David Greenland Douglas G. Goodin Raymond C. Smith
The regularities of our planet's climate determine a large part of the form and function of Earth's ecosystems. The frequently nonlinear operation of the atmosphere gives rise to a rich complexity of variability superimposed on the fundamental regularities. A traditional definition of climate is "the long-term state of the atmosphere encompassing the aggregate effect of weather phenomena—the extremes as well as the mean values" (Barry and Chorley 1987). Ecosystems share some of the same properties as the climate system. At one level their operation is fairly straightforward. Ecologists, to a certain extent, understand the flows of energy and matter through these systems. A good deal of ecosystem operation over time is characterized by some degree of homeostasis. On the other hand, nonlinear change and multiple variables have placed uncertainty and surprise at the forefront of much ecological research. In both the climate and the ecosystem the only certainty often appears to be change. The task of this book is to focus on some of this change at the interface between the climate and the ecosystem and by doing so gain insights into the operation of both systems.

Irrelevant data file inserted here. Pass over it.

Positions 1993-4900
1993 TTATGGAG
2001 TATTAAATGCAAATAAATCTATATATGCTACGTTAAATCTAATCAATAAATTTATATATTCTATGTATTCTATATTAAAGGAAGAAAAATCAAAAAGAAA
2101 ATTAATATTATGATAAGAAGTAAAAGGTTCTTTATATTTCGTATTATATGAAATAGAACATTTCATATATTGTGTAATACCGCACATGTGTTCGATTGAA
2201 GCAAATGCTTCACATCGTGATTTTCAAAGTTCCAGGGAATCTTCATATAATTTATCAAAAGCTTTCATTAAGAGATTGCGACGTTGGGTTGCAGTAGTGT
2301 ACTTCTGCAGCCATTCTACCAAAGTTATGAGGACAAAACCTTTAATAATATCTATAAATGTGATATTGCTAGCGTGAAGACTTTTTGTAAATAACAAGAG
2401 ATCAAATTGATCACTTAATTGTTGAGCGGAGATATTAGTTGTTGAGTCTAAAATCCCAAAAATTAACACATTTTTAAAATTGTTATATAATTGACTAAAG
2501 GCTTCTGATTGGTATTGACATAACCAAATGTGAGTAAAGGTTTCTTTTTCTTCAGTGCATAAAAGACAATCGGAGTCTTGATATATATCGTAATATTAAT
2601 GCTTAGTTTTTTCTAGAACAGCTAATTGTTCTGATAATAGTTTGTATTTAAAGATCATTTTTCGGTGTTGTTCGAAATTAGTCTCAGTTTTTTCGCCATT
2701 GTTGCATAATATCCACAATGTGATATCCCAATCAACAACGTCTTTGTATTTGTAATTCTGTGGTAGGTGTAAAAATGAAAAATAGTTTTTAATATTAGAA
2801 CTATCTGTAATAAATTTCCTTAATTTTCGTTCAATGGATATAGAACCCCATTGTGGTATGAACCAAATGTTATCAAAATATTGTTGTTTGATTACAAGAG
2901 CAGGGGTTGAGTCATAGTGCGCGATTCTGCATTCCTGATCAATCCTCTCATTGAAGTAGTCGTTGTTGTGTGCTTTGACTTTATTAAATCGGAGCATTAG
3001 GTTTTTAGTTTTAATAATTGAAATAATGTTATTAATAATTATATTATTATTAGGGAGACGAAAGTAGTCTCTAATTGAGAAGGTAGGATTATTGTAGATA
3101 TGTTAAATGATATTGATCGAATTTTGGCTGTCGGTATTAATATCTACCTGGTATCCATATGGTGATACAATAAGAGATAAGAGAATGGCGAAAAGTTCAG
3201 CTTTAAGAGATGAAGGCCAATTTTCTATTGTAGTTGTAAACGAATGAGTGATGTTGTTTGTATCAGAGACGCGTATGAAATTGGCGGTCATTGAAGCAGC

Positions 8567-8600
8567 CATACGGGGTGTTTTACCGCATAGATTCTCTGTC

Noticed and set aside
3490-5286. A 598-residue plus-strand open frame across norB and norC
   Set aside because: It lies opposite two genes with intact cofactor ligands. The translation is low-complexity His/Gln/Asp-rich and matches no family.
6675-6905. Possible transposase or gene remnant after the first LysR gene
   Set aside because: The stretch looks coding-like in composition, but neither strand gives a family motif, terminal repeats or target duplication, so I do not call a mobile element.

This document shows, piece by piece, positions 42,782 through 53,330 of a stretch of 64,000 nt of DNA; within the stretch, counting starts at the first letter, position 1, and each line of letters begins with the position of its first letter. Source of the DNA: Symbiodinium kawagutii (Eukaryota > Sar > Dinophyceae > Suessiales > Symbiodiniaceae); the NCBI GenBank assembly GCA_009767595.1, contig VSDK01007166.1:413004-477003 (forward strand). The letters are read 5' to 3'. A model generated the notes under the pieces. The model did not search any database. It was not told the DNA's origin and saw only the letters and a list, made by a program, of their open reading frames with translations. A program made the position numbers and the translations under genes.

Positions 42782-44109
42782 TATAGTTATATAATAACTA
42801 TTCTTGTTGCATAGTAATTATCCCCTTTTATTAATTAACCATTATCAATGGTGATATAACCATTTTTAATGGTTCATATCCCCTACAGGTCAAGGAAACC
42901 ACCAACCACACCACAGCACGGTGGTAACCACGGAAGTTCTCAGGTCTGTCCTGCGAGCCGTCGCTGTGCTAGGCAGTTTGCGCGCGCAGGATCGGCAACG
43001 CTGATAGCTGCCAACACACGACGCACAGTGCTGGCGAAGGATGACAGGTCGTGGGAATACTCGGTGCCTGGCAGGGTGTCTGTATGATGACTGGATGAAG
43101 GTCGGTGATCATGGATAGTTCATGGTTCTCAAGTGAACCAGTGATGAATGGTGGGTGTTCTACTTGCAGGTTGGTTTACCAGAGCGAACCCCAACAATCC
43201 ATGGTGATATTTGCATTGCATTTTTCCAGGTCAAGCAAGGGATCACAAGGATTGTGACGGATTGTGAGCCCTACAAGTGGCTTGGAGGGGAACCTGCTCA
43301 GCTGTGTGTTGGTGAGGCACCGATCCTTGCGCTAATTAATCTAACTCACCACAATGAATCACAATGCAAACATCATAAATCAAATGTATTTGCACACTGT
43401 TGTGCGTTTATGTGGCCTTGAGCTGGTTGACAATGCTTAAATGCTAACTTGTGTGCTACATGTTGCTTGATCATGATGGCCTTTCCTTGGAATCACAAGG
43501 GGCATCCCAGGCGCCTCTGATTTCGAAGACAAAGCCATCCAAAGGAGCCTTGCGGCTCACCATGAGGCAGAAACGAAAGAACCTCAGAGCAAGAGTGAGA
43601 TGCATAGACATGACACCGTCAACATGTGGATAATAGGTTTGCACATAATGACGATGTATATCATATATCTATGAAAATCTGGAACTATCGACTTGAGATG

Was this article helpful?